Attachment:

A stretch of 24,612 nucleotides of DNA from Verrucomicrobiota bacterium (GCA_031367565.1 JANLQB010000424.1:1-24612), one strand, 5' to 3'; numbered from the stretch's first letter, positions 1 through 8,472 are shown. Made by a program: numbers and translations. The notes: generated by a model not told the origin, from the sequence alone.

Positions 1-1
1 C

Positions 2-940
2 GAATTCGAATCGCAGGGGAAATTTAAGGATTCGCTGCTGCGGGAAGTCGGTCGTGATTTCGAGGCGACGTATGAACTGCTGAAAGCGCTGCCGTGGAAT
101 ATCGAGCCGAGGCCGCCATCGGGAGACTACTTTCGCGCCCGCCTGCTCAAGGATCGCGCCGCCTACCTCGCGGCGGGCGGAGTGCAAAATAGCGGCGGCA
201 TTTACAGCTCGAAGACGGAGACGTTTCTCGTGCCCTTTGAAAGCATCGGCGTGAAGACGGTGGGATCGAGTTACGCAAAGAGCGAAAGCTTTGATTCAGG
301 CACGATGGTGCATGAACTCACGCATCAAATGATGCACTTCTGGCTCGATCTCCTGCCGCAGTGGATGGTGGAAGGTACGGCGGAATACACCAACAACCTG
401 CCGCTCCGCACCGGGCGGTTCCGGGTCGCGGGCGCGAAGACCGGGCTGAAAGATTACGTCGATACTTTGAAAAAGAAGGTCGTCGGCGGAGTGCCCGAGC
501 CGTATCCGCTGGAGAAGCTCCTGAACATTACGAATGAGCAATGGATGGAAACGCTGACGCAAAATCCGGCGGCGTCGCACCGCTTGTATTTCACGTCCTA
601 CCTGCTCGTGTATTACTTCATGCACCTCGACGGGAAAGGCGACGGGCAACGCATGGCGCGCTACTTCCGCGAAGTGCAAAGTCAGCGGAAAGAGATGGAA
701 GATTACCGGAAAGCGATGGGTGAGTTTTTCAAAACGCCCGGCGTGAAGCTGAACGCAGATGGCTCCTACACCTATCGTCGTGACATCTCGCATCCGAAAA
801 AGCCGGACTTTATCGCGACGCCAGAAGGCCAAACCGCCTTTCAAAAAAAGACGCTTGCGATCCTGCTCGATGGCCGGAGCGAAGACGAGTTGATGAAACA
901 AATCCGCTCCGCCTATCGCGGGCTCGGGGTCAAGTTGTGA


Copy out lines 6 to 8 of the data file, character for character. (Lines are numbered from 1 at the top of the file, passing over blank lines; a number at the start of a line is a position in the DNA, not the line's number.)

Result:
101 ATCGAGCCGAGGCCGCCATCGGGAGACTACTTTCGCGCCCGCCTGCTCAAGGATCGCGCCGCCTACCTCGCGGCGGGCGGAGTGCAAAATAGCGGCGGCA
201 TTTACAGCTCGAAGACGGAGACGTTTCTCGTGCCCTTTGAAAGCATCGGCGTGAAGACGGTGGGATCGAGTTACGCAAAGAGCGAAAGCTTTGATTCAGG
301 CACGATGGTGCATGAACTCACGCATCAAATGATGCACTTCTGGCTCGATCTCCTGCCGCAGTGGATGGTGGAAGGTACGGCGGAATACACCAACAACCTG